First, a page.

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9/6/07 at 4:38am
Originally Posted by NEW YORK TIMES
September 5, 2007
Catskills Resort Deal Announced
By ANTHONY DEPALMA
After a seven-year legal and political battle over the fate of some of the most environmentally sensitive land in New York State, Gov. Eliot Spitzer announced today an agreement to allow an upstate entrepreneur to build a resort with two hotels, a golf course and 259 residences within 20 miles of two of New York City’s largest reservoirs.
The $400 million project is substantially smaller than the developer’s original plan, which would have been one of the largest developments in the New York City watershed and sprawled over nearly 2,000 acres of prime Catskill woodlands.
The modified proposal has won the support of New York City officials and several local and national environmental groups, which had long opposed the original plan because of its environmental impact in the Catskills.
“This project will simultaneously revitalize the region’s economy by creating hundreds of new jobs and protect the environment through green buildings, watershed protection and land preservation,” Governor Spitzer said in a statement released today. “I thank all the parties who came to the table and accomplished great things for the Catskills.”
Under the agreement, the developer has agreed to restrict all construction to 620 acres on the western side of his land and to sell most of the eastern portion — more than 1,200 acres of pristine forest — to the Trust for Public Land, a national nonprofit organization, for about $14 million. The trust would then sell the land back to the state, and it would become protected forest preserve.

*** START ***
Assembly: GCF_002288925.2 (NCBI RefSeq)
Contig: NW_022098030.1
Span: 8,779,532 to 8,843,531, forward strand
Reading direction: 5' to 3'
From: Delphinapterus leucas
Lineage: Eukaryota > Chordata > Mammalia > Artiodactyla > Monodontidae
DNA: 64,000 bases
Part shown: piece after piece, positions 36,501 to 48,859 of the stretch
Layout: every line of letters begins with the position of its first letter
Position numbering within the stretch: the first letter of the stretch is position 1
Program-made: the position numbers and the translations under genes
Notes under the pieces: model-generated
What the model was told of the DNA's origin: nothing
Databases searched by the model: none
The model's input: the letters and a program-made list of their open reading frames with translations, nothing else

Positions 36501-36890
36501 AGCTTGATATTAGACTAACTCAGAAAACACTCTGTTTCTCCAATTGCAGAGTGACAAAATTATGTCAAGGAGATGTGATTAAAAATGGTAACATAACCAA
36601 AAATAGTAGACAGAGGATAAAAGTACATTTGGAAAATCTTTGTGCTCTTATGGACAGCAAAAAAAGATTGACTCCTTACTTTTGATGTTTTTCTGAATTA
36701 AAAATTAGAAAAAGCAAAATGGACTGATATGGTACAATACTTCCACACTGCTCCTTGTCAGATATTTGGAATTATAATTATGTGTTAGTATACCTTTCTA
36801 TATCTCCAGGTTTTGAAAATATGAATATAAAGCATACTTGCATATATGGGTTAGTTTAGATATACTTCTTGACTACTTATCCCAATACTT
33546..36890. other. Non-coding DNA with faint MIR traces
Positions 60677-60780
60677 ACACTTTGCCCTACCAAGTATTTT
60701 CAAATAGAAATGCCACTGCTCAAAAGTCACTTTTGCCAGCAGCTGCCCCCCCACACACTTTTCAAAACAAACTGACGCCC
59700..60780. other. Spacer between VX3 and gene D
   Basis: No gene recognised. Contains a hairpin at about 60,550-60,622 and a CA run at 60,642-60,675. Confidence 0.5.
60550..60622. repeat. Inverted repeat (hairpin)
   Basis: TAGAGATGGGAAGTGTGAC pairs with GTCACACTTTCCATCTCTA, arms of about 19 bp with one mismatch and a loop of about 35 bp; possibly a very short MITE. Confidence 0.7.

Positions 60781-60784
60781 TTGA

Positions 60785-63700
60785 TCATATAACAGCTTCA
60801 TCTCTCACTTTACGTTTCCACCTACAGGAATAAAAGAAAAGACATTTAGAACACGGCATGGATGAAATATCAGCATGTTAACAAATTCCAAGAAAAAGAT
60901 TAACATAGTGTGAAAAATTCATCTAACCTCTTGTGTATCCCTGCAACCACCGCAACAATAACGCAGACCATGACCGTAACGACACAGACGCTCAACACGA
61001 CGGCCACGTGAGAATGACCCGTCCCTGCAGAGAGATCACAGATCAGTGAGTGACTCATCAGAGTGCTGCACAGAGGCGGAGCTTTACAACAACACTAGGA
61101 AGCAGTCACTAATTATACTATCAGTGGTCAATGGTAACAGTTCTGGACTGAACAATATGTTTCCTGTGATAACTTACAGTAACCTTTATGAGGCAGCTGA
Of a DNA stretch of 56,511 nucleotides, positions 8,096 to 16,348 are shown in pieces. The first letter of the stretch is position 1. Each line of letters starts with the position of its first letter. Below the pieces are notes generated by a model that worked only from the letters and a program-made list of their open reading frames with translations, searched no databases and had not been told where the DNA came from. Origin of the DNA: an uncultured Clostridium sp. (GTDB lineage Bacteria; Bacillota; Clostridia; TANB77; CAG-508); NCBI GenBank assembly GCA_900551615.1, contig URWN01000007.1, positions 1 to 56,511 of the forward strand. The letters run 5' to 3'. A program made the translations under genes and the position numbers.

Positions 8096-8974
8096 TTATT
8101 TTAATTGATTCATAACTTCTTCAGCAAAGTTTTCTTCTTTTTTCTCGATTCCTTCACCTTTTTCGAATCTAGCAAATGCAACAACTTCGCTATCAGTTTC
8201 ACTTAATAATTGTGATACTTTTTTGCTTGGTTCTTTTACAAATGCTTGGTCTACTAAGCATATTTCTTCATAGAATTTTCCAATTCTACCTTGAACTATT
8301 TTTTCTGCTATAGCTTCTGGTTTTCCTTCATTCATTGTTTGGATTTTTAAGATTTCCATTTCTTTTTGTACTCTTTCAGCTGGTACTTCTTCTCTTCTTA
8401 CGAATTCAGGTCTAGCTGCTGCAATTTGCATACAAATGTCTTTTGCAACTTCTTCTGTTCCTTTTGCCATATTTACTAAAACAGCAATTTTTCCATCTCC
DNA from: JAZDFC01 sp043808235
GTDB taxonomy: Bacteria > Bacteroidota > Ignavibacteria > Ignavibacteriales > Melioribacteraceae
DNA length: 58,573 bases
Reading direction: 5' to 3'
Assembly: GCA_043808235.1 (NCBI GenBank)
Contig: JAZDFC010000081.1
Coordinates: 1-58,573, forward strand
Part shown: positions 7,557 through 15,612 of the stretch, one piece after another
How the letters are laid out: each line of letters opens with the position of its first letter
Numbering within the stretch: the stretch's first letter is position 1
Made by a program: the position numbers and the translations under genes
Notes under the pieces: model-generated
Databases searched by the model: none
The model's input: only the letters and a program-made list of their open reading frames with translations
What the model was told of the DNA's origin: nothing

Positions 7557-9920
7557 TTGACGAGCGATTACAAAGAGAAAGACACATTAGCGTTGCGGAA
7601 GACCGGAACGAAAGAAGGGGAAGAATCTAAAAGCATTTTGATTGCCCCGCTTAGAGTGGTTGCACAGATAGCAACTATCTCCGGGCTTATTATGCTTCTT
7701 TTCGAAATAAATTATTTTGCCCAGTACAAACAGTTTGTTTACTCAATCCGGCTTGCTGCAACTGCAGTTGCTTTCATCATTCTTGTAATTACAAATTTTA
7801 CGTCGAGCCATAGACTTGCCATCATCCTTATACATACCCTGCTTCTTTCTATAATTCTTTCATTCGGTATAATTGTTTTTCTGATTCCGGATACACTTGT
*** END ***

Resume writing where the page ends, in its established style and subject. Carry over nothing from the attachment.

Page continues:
The developer, Dean Gitter, also agreed to limit the environmental damage by not building on steep slopes, by concentrating all buildings within a compact area and by not using chemical fertilizers or pesticides on the 18-hole golf course.
“In the context of the scope of the watershed, this is environmentally safe development,” Mr. Spitzer said in a telephone interview on Tuesday. “And it has a plus, in that it puts more acreage into the protected zone.”
The project, he said, would bring economic development to an area of the state that desperately needs it. Building the resort would create about 1,800 construction jobs over eight years, provide 450 permanent full-time jobs, 150 part-time jobs, and generate about $4 million a year in property and sales taxes, according to Mr. Spitzer.
“This is very real economic development for a region that has seen better times,” Mr. Spitzer said. He called the scaled-down development plan “a win for everyone.”
Eric A. Goldstein, a senior lawyer for the Natural Resources Defense Council, an environmental group that helped draft the agreement, called the smaller development proposal “infinitely more sensible and environmentally sensitive than the one unveiled seven years ago.”
“In a perfect world, we wouldn’t have any construction on forested lands that drain into the nation’s largest unfiltered water supply,” he added. “This is not a perfect solution, but it’s a shot of adrenaline for watershed protection and smart growth.”
The resort, called the Belleayre Resorts at Catskill Park, will be constructed on the western edge of the state-run Belleayre Mountain Ski Center. The state has said it will expand and modernize the center, including restoring the adjacent Highmount ski area, which will be bought from Mr. Gitter.
Many local residents have opposed the huge project, fearing it could overwhelm the rural character of the region and its quiet hamlets. But many officials, like Robert G. Cross Jr., supervisor of Shandaken Town, where part of Belleayre would be built, have been vigorous supporters.